Nume: RADOS Leonidas

Tema: Discurs literar-artistic şi construcţie identitară în secolele XVI-XX

Partener: Academia Română, Filiala Iaşi Institutul de Istorie A.D. Xenopol, Iaşi

Proiect: The role of the anti-Phanariote discourse in the construction of the modern Romanian identity

Date de contact:


Occupational field: Research, since 1995

Employer: Romanian Academy Iasi Branch. „A.D. Xenopol” History Institute, Lascăr Catargi 15, Street, code 700107, Iasi, Romania

Education and training:

  • University studies - „Al.I. Cuza” University Iasi, Faculty of History 1990-1995
  • Post graduate studies - „Al.I. Cuza” University Iasi, Faculty of History 1995-1996
  • Doctorate - „Al.I. Cuza” University Iasi, Faculty of History 1996-2004

Fields of interests: cultural history, Bizantine and Neogreek studies, history of universities, academic migrations, student mouvements

The role of the anti-Phanariote discourse in the construction of the modern Romanian identity

Preliminary explanations

The anti-Phanariote rhetoric played in the Romanian 19th century a quite significant role in the alimentation of the identity discourse. In this case, there is an almost perfect communication between the transmitter of the anti-Phanariote discourse and the addressees (members of the community), who vibrate promptly and according to the expectations, in a manner which is already patent towards the middle of the century. Out of obvious reasons, related to the wide scale spreading, literature and art in their extended meaning, are drawn into the national project of construction and assertion of the Romanian identity, first borrowing, then imprinting specific elements and amplifying the anti-Phanariote discourse.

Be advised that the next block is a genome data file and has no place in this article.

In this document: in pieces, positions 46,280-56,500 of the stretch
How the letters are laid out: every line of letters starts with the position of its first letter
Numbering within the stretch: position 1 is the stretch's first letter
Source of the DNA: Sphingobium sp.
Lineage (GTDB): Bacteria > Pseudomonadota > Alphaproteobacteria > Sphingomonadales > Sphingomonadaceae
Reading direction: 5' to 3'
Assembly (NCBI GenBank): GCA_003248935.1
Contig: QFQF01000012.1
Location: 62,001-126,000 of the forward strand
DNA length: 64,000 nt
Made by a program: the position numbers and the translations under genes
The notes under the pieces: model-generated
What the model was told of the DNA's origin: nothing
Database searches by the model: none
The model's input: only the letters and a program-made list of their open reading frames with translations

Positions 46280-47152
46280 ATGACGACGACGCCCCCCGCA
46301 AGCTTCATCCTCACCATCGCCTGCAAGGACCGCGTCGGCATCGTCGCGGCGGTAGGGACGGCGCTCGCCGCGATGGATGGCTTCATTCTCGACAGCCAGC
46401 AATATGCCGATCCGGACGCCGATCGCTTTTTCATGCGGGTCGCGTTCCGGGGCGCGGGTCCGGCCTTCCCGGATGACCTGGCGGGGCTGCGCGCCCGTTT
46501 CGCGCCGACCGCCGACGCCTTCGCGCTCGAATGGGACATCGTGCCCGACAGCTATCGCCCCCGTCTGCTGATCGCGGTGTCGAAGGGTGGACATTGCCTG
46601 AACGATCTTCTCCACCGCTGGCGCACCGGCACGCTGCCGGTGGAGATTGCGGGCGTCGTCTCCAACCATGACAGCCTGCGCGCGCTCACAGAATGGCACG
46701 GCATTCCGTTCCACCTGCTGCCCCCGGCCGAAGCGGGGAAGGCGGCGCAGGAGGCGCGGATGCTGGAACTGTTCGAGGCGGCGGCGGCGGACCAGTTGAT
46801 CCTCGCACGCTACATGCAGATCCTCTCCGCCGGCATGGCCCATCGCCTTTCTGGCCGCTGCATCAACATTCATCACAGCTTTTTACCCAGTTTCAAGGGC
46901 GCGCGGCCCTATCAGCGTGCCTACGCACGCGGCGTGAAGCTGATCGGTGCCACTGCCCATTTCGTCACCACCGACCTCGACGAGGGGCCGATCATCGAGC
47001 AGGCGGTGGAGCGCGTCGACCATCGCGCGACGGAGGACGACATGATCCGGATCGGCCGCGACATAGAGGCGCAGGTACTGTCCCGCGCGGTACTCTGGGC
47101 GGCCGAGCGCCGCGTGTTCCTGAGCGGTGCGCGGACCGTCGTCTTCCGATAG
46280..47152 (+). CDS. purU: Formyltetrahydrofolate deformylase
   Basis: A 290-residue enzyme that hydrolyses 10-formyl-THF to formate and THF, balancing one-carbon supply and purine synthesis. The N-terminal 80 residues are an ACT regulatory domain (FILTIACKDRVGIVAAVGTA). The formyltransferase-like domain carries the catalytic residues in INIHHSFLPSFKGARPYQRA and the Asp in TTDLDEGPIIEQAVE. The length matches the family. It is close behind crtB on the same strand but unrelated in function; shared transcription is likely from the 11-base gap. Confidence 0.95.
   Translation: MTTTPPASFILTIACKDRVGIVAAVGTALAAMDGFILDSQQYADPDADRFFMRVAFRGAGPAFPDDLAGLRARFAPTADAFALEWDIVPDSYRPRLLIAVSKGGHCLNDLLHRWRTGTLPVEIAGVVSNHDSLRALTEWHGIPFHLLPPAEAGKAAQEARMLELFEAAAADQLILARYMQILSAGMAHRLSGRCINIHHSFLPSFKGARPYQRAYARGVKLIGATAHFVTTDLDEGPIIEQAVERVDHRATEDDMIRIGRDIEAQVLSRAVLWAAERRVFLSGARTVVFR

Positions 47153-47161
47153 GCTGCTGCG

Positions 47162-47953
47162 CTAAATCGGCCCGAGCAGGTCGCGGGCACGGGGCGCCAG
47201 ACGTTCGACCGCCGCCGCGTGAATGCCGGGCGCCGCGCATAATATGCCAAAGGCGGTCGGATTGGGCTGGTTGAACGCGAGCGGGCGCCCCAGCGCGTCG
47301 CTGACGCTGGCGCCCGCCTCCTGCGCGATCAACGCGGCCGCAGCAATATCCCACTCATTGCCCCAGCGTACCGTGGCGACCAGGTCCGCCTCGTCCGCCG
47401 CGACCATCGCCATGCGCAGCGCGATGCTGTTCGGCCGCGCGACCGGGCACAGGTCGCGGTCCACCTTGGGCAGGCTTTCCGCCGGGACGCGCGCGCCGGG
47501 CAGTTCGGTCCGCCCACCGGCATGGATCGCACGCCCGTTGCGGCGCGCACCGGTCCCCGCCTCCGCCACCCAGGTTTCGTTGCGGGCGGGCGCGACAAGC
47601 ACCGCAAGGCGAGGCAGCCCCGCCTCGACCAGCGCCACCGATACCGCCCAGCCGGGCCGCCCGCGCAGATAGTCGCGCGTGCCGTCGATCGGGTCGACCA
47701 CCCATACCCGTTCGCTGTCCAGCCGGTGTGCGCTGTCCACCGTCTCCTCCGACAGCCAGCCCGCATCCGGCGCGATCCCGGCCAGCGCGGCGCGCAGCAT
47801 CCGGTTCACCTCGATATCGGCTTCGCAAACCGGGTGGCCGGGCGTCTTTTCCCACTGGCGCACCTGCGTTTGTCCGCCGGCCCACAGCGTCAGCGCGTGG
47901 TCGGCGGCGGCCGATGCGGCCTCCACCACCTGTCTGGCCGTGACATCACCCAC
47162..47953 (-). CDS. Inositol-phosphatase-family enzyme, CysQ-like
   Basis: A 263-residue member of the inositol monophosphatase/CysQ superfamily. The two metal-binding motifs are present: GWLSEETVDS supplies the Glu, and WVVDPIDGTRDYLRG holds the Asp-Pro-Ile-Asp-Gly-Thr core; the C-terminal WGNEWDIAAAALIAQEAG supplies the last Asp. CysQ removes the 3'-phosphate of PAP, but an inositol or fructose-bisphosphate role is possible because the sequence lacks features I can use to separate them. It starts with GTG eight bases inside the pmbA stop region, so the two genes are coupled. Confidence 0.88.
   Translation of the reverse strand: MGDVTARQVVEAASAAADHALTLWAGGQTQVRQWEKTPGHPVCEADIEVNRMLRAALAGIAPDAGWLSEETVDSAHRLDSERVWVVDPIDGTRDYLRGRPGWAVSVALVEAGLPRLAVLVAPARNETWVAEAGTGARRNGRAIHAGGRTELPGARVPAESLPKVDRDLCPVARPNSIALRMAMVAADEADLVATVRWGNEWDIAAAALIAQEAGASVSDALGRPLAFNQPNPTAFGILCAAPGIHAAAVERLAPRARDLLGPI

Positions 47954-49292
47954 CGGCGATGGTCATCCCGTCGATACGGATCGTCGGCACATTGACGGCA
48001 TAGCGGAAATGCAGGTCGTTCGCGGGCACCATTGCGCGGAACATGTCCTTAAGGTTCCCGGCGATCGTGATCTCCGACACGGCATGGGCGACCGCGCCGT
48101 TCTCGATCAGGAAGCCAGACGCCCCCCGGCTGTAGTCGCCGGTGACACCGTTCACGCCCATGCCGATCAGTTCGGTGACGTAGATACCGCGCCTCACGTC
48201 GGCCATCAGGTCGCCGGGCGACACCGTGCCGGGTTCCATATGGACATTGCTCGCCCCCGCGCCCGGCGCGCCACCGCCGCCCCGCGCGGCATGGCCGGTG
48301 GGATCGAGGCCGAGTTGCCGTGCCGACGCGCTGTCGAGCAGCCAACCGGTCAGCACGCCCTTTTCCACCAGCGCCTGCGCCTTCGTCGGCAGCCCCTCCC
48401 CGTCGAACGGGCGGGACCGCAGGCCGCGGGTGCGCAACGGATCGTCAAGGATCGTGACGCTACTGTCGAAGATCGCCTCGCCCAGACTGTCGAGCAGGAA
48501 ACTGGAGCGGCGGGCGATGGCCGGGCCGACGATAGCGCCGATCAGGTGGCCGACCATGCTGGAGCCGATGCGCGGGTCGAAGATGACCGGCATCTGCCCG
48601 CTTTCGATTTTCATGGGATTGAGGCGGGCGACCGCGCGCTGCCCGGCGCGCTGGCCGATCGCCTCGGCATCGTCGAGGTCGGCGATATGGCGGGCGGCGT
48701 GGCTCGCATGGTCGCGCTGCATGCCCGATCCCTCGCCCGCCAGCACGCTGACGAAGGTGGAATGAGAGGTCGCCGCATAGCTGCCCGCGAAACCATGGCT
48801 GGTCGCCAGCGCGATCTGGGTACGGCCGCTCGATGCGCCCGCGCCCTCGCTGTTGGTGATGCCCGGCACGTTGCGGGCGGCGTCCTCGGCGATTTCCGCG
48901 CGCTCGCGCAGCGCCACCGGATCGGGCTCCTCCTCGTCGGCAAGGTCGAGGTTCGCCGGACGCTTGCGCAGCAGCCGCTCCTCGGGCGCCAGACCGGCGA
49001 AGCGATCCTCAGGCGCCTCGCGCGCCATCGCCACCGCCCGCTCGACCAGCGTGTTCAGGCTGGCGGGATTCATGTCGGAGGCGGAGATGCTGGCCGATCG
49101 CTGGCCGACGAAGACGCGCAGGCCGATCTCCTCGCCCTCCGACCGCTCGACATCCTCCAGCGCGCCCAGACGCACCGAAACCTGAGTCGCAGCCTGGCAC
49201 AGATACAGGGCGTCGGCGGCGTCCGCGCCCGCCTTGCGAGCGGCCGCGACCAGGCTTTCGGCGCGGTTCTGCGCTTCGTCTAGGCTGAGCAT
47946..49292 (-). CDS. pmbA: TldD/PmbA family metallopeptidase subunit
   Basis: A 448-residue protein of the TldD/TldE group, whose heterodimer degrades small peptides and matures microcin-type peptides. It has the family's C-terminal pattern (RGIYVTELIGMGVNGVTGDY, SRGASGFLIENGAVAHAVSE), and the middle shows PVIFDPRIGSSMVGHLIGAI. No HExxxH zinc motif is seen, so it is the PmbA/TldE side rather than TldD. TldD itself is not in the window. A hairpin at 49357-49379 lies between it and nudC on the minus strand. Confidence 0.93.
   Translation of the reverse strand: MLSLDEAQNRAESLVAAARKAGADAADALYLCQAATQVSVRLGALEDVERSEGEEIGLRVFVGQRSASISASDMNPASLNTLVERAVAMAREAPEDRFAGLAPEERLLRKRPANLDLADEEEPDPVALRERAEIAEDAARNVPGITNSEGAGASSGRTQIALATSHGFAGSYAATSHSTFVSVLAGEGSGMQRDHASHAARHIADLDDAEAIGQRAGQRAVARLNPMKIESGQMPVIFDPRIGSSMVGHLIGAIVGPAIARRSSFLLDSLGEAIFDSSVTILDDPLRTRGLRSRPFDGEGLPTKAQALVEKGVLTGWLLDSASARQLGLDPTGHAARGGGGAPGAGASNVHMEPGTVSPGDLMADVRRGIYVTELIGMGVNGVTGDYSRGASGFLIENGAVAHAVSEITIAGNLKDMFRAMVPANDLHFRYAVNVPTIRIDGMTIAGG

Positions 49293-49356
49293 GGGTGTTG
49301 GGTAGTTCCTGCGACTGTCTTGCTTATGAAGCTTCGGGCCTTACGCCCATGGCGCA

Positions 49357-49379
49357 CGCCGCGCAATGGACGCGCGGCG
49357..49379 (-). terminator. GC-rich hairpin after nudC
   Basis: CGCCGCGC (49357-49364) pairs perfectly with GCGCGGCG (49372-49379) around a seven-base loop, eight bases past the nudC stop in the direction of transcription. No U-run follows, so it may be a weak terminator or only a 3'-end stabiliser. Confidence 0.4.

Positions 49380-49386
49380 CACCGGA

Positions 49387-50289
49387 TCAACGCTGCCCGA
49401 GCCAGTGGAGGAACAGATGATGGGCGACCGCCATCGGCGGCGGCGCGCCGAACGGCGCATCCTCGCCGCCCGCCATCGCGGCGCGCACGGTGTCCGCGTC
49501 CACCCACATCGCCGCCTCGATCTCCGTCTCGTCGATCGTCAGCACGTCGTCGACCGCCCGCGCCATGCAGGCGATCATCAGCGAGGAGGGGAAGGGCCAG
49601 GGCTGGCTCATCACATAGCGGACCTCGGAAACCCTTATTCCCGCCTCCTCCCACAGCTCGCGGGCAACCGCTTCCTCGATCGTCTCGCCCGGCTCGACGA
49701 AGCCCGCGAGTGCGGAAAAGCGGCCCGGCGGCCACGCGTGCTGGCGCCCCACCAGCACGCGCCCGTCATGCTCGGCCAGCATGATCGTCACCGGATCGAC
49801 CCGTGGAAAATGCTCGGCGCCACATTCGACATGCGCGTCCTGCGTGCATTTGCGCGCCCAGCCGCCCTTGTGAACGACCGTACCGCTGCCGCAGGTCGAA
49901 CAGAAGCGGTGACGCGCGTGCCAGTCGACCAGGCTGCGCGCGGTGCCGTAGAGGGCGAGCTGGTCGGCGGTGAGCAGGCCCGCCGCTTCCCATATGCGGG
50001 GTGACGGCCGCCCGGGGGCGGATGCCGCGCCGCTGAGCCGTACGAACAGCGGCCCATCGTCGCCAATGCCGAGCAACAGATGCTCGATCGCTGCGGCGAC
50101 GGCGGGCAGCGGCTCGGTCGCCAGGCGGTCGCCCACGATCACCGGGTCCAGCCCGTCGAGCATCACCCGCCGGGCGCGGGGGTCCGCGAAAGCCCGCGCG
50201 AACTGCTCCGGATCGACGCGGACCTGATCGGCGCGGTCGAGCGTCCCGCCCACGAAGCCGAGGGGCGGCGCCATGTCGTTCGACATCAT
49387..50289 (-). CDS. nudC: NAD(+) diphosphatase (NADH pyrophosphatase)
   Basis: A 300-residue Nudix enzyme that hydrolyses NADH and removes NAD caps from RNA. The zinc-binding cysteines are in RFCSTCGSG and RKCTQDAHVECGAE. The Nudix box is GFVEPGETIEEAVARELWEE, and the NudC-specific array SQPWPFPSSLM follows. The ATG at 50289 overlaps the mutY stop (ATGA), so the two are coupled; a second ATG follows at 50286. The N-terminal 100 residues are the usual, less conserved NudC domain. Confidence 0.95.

Moreover, the roots of this latter are to be searched in the sphere of politics, somewhere at the intersection of the 18th and the 19th centuries, in the context of the relation to Europe, regarded as the new political and cultural model and the only chance for the future of a country lying in an obvious economic and moral stagnation. Consequently, the Romanian intelligentsia of western education, but not only, starts rejecting, initially at an underground level (yet not less violent), then in a louder and more public manner, the traditional norms of the “Old Regime”, stigmatizing the ‘Phanariotism’, demonized and rendered responsible for all of the Romanians’ troubles, complexes and failures. This new ideology arose rather easily, as the process was facilitated, before 1821, by the realities of the country and the critical perception upon the foreign countries (see the travel literature); it reached its maturity after this date, when there was no one left to respond to the accusations, as the Phanariotes had left the public stage not only in the Romanian Principalities, but also in the Ottoman Empire and even in Greece, preferring the comfort of obscurity. Gradually, the anti-Phanariotism partially leaves the political stage, which had established it, and becomes more present in the area of literature, and particularly of the historical one.